Weakness Doesn’t Always Cause Missed Lifts…

This is a guest post from Jedd Johnson

You know the cliche phrase about a chain and its weakest link, so I am not even going to say it.

The fact is this – a weak link in your kinetic chain, is not always going to cause you to miss a lift.

For instance, for a lot of people, their grip is a weak link and holds them back from completing a lot of their lifts, especially on pulling movements.

Nope, weak links don’t always lead to a missed  lift.

They lead to a devastating injuries.

Take a bicep tear, as an example…

If you tear your bicep and follow doctor’s orders, you are going to be out of action for a long, long time.

You won’t be able squat, deadlift, or do many other lifts that you would like to do.

And there are many other lifts  that you won’t be able to go “all out on” like you would want to.

Now, a lot of people at your gym, or with whom you might interact on some forum might tell you that they never train biceps.

“Who needs to train Biceps???”

That’s something that I used to say myself, actually, especially when I was doing Strongman Competitions on a regular basis.

Why should I work biceps and “get a pump” when I am already flipping tires, lifting atlas  stones, and doing all these other pulling movements?

Boy, was I wrong…

The problem is all those movement patterns are large gross movement patterns.  The whole body is being worked.  While that is good for power production and for improving at the strongman events, doing only those movement patterns can cause the biceps to develop weaknesses in certain angles or positions.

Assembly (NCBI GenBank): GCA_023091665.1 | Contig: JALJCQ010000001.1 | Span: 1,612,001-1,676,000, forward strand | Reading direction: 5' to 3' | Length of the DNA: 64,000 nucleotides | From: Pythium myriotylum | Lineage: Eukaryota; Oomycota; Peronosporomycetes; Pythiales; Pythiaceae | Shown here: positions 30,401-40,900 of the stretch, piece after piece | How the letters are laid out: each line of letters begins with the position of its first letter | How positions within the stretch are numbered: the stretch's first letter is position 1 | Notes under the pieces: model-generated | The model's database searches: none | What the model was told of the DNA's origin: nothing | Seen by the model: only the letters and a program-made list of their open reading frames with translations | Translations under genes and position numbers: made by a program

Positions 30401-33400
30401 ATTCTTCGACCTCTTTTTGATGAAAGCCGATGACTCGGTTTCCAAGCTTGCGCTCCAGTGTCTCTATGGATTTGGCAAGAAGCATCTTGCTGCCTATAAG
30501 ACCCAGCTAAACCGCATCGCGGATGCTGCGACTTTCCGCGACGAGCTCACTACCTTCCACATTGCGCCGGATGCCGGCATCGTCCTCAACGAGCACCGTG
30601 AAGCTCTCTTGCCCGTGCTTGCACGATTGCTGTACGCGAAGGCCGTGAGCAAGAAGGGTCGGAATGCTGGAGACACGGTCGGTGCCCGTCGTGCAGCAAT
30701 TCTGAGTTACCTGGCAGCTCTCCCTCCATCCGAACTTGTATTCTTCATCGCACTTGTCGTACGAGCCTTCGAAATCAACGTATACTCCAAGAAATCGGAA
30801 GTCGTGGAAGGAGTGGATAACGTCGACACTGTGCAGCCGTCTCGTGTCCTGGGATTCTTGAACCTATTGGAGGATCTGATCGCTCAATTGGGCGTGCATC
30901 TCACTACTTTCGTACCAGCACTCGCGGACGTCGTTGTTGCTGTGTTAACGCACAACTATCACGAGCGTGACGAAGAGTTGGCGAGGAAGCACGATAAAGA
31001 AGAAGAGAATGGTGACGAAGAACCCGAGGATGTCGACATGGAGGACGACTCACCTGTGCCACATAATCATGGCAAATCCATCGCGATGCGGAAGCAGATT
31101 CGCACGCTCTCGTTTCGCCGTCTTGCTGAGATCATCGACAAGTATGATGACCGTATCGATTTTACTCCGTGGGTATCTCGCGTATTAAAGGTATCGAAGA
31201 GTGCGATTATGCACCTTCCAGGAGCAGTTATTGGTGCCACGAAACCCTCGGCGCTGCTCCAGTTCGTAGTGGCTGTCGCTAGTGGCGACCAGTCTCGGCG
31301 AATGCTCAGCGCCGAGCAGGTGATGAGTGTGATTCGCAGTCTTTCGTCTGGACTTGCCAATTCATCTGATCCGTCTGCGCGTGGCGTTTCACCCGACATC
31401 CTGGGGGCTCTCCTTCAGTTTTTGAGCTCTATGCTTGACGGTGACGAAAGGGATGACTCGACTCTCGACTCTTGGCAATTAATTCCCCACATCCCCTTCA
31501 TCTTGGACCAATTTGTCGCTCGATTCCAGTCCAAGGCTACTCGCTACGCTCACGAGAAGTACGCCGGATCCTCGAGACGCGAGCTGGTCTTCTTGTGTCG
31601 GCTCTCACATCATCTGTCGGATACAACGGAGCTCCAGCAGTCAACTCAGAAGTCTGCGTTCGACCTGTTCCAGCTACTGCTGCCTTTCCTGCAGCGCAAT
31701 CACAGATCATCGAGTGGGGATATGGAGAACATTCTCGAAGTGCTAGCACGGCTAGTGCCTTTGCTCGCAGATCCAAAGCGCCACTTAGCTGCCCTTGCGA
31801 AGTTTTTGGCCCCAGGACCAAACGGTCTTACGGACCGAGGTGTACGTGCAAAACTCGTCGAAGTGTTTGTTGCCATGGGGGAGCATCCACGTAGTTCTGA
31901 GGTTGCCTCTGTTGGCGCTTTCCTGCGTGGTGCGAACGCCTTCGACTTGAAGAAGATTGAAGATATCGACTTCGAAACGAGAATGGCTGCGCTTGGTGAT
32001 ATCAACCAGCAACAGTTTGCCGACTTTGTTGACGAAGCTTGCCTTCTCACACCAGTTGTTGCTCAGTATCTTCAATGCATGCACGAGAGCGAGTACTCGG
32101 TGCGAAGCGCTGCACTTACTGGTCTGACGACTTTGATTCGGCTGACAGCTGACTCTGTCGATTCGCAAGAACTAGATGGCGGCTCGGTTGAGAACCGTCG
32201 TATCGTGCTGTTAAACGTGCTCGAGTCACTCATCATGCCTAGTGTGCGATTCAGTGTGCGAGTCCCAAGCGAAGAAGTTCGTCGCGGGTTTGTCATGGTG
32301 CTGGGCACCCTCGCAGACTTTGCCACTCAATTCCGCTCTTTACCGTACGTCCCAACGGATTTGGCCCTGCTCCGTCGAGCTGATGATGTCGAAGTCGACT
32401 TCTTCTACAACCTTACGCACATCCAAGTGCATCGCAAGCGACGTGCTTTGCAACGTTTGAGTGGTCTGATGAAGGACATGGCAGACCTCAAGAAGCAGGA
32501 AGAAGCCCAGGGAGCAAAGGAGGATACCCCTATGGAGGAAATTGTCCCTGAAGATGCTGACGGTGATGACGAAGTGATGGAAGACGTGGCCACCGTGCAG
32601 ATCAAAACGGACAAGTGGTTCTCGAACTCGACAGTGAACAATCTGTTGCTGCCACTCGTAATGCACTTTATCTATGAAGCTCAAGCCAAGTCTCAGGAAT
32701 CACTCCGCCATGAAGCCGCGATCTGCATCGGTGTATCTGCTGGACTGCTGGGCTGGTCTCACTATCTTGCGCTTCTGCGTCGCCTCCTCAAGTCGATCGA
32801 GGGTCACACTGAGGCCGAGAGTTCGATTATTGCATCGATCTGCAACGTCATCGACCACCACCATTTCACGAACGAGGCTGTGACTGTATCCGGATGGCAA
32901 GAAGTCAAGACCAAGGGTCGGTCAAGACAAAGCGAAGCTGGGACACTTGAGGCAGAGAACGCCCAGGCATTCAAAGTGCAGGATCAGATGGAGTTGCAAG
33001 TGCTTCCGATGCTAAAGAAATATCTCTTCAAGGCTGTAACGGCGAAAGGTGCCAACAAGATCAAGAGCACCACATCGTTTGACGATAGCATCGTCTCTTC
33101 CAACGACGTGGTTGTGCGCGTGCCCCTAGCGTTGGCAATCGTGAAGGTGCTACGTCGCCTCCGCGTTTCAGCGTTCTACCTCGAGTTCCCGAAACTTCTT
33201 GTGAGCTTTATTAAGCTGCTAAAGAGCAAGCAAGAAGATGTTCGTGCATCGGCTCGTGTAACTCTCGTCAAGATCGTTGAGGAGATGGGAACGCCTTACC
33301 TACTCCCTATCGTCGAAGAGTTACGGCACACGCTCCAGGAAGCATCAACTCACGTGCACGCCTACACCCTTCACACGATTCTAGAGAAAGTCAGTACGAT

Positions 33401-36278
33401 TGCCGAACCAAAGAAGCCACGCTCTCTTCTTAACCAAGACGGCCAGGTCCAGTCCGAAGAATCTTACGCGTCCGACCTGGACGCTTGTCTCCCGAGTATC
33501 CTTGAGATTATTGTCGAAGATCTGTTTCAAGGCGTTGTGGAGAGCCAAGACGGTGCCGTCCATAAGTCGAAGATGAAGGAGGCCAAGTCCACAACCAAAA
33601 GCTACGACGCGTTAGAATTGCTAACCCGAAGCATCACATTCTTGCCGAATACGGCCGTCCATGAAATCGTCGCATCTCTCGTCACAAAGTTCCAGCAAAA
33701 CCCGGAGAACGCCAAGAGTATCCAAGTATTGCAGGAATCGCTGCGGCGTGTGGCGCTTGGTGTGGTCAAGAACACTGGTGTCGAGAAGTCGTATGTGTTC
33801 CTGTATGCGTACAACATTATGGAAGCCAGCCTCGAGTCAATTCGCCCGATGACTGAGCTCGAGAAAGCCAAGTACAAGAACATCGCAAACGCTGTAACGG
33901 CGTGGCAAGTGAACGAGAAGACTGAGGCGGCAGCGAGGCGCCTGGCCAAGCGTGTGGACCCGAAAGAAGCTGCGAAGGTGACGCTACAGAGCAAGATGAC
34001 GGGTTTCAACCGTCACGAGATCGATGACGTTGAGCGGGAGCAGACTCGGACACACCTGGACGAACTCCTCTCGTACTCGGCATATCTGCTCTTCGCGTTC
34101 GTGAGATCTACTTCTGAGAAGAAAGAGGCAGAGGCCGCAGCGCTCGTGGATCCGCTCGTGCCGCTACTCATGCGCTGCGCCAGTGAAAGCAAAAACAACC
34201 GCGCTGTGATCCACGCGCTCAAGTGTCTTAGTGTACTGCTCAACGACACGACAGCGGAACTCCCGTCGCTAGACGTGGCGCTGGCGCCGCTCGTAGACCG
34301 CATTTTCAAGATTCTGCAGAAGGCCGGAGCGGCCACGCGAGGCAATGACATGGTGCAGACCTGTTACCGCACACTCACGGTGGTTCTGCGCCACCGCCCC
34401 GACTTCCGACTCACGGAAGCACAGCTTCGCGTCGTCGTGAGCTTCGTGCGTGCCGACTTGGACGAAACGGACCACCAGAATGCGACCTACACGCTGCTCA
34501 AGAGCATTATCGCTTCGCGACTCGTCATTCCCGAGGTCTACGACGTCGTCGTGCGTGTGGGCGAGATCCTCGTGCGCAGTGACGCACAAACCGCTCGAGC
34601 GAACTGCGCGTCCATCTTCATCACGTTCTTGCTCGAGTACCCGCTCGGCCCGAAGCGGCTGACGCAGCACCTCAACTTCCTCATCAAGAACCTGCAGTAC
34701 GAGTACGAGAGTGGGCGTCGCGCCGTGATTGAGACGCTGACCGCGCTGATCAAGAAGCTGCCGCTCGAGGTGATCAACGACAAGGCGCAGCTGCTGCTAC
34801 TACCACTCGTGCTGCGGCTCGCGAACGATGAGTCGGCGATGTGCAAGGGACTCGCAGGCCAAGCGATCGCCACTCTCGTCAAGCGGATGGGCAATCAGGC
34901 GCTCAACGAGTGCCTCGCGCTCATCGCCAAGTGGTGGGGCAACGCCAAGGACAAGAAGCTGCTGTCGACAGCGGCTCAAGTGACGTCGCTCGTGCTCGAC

What happens when the stone slips a bit, or the tire hits a small bump in the grass or on the pavement?

You get out of position, have to react, and your  bicep potentially becomes targeted for a serious injury.

Ask the strongmen you know what they do for Biceps.  I can just about guarantee that all of them have bought into this new theory that they don’t need to train them anymore because of all the pulling they do.

How many times have you seen Strongmen on TV tear a Bicep?

Do you think it is from not doing the events enough?

Hell no!  Those guys train the events all the time! 

Call to Arms is more than just an ebook on Biceps training.  We also cover Triceps training, which are some of the key muscles for a big Bench Press or Overhead Lift.

But aside from those key aspects, Call to Arms is also a book that will help craft a new way of thinking for your arm training.

It’s time to stop neglecting this small link in the chain, and start building it up.

It’s time to turn the potential weakness that a bicep muscle can be and turn it into an asset.

When you pick up Call to Arms, you are going  to learn new ways to group Bicep training, how to pair it with other movements, and how to program it with complimentary lifts in your training sessions.

If your training or your sport is heavily dependent on, not just Biceps strength, but Biceps Health, then I hope you give Call to Arms a good hard look.

Got questions on it?  Drop a comment below

All the best in your training.

Jedd

PS Do you want bigger arms in 60 days? Give me just two short months and you’ll have the ripped pipes you’ve always wanted…Guaranteed. Click here for details. 

call to arms

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  • joeymegz

    Weakness doesn’t always cause missed lifts. What do you think?

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